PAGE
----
The 2015 San Francisco Ballet Gala marks the 30th anniversary of Helgi Tomasson’s tenure as Artistic Director. All three events of the evening, the pre-performance dinner, performance and after-party, were sold-out weeks in advance, and the event, which rallied members of San Francisco’s wealthiest social set, opened with Martin West, conducting the “The Star Spangled Banner,” followed by a défilé of the company’s academy’s students, who were joined onstage by its principal dancers. SFB board president John S. Osterweis welcomed the audience by announcing the launching of a $65 million capital campaign, aimed at expanding all its divisions, including the school. Diane Wilsey, a prominent San Francisco socialite and arts benefactor, will chair the campaign. Osterweis said that $43 million of the goal had already been raised, even before word of the campaign had reached the public.
Principal dancer Pascal Molat enters, cues the orchestra, shouting, “Maestro!” and an “Excerpt from Renato Zanella’s Alles Walzer” [Everyone Waltzes] to music by Johann Strauss II, begins. Molat and fellow principal Joan Boada dance the segment with spectacular verve, exiting and entering by turns, leaving us with mimed poses, jet-stream pirouettes and a streak of a manege or two that end up in the realm of the unforgettable. The music is the calliope-larded stuff of 19th century carnivals, and in their black sleeveless vests, the dancers are a pair of devil-may-care carnie virtuosos.
The husband-and-wife team of veteran principals Lorena Feijóo and Vitor Luiz give us a charming duet from Val Caniparoli’s “A Cinderella Story.” Feijóo wears a black top and flouncy white skirt, and Luiz, black tights, a white dress shirt and black bowtie (costumes by Sandra Woodall). The selection opens with a gently cosseted pas de deux to Richard Rodgers’ “Isn’t it Romantic?” In its coda, it goes jazzy, pointing up Feijóo’s inclinations toward rhythmic, stylized, old school pizazz.
“Pas de deux from On a Theme of Paganini” by Helgi Tomasson, to music by Sergei Rachmaninov, with Roy Bogas on piano, showcases a pair of the company’s most watchable partners, Yuan Yuan Tan and Tiit Helimets. Costumed in silvered white leotards, they dance a complex of magisterial lifts. Then Helimets drags Tan, hair loosed, along the floor, only to set her free to go grander, as the familiar theme spools out its crescendos and diminuendos. Over their years with the company, these dancers have matured following distinct paths that cross in this piece. Tan, a fastidious technician, has grown more daring and dramatic, looking like the ingénue schoolgirl one moment, and a stately queen the next. Helimets, secure with polished technique in his early years, is today ever more expansive and doting as a partner. This duality is best seen here in an en dehors lift and turn, during which Tan, held high, arches her back in cambré as Helimets whips her acrobatically around his spine.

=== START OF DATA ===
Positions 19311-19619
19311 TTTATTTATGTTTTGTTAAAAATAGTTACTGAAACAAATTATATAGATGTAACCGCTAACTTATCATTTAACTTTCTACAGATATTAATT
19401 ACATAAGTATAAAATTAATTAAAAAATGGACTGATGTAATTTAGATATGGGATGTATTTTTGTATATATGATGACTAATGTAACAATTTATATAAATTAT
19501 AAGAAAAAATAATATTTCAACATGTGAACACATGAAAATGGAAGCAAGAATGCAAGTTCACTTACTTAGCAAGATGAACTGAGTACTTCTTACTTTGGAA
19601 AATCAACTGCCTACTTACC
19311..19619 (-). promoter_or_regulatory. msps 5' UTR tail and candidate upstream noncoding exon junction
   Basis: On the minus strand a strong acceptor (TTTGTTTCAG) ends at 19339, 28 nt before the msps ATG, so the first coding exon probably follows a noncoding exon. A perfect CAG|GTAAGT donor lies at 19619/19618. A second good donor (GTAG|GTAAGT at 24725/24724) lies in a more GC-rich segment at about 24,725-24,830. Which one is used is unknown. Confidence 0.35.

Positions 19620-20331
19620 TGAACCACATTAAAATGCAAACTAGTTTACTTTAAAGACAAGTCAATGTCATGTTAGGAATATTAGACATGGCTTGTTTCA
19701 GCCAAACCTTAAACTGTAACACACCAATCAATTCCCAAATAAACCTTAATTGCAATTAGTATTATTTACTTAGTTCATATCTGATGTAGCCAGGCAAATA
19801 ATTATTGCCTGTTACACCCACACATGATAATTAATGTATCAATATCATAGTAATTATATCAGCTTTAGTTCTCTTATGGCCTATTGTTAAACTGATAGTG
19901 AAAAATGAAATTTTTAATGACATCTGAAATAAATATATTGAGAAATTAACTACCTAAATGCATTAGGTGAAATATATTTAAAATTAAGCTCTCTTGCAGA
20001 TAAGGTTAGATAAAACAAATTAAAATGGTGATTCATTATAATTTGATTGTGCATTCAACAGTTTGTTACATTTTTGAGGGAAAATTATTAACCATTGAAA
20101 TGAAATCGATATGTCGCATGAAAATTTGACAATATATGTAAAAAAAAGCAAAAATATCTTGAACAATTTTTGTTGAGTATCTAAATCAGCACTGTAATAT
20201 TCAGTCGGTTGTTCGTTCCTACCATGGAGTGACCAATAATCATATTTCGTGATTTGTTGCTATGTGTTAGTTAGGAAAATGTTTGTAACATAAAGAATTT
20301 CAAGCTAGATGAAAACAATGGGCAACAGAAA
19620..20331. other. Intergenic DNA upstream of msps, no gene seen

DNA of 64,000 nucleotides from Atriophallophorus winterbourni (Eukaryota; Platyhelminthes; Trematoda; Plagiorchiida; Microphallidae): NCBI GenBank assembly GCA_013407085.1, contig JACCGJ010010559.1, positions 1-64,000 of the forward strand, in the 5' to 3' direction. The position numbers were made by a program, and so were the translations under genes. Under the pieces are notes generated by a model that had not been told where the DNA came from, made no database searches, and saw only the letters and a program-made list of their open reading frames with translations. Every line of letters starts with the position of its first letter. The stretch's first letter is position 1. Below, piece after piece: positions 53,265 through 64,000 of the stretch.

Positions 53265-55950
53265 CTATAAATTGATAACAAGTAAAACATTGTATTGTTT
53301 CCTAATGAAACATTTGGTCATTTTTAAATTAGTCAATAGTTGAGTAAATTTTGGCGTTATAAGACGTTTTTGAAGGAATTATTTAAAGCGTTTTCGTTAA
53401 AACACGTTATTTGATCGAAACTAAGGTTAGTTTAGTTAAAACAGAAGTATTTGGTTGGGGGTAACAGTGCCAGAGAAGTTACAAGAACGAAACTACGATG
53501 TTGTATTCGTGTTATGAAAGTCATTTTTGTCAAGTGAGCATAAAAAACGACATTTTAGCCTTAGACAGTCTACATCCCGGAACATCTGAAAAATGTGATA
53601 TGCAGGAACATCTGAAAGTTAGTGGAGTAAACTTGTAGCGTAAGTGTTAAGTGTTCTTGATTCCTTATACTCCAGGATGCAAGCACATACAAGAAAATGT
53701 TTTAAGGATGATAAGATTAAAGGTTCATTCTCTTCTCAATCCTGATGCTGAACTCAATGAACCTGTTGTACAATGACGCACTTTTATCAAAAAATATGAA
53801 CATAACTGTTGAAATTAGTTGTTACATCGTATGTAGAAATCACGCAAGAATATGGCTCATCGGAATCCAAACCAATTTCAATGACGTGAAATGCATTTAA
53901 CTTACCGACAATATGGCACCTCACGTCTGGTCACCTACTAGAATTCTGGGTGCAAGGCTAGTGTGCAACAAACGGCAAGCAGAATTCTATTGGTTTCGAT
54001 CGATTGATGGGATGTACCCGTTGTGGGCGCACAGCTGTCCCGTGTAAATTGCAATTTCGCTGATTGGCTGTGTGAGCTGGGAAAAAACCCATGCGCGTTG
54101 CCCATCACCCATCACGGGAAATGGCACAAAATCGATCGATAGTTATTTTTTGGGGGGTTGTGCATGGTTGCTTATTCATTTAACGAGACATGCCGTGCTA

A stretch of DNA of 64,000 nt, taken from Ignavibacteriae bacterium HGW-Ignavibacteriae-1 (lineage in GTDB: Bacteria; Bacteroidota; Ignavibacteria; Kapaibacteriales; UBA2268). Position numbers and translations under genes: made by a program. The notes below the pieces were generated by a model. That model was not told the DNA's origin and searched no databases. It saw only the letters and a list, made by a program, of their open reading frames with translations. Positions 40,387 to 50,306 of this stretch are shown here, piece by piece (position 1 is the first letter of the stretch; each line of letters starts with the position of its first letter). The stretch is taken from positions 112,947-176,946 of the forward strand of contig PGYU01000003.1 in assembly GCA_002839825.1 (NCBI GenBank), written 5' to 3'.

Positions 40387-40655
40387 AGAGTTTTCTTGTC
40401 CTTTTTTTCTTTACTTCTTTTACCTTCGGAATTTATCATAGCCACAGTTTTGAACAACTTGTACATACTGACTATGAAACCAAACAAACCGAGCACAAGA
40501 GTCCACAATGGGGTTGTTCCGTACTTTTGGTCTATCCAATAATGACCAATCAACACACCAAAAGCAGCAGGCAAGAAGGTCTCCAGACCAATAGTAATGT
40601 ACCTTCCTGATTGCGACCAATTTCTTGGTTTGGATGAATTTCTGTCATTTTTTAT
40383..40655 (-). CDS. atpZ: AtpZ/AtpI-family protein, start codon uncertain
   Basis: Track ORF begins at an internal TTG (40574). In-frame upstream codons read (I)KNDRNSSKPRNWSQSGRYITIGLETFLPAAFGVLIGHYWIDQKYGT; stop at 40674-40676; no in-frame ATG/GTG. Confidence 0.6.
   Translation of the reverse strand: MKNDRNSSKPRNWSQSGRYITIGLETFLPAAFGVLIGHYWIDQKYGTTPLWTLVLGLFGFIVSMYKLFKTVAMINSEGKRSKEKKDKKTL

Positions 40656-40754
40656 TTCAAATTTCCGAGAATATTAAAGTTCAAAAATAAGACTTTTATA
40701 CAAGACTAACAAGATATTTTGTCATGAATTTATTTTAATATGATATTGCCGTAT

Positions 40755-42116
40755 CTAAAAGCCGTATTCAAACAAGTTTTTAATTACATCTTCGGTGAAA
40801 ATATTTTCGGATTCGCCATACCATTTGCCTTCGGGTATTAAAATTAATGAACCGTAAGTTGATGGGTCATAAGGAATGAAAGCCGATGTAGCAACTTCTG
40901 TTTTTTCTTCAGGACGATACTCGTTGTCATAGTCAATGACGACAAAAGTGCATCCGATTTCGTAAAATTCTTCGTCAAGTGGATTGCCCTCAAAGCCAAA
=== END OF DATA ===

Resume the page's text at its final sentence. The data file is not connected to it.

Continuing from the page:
Luke Ingham, a newcomer to the principal roster, has worked very hard to gain ground, having come as a demi-soloist two years ago from Houston Ballet, where there are a modest number of principals, to a company where there are 20. In “Pas de deux from There Where She Loved” by Christopher Wheeldon, to music by Kurt Weill, he deftly partners the treasured Sofiane Sylve, who without meaning to, can upstage her partner by simply standing still. Swathed in soft-fold plum-colored costumes by Holly Hynes, the duo dances at a slowed bistro-style pace, evoking the Weill-y bohème sensibility, and announcing each new phrase with a small relevé balance. Tucked in between are close-quarter lunges and elastic bends away, as they step over and around each other. Chases low to the floor end in Sylve’s high extensions, celebrating her independence within the tight frame.
“Concerto Grosso” to a score by Francesco Geminiani after Corelli, presents a cast of five men. Tomasson melds ensemble solidarity with a spirit of fraternal competition underscoring distinguished contributions by each dancer, all musically lush. They begin with a slow manege that ends in passé sautés. Esteban Hernández emerges center stage in a red unitard, coltish but determined. He is a bright spark plug of youthful energy, dispatching tricks like ball tosses. By way of contrast, Fernando Mungamba, in light blue, offers a stunning arabesque line, Diego Cruz, in indigo, imports a presence that is both moody and sprightly, Wei Wan, in cobalt blue, is limpid in technique, yet frothy, and Max Cauthorn, in green, is a dancer’s dancer, drawing together all of the piece’s qualities as its renaissance man.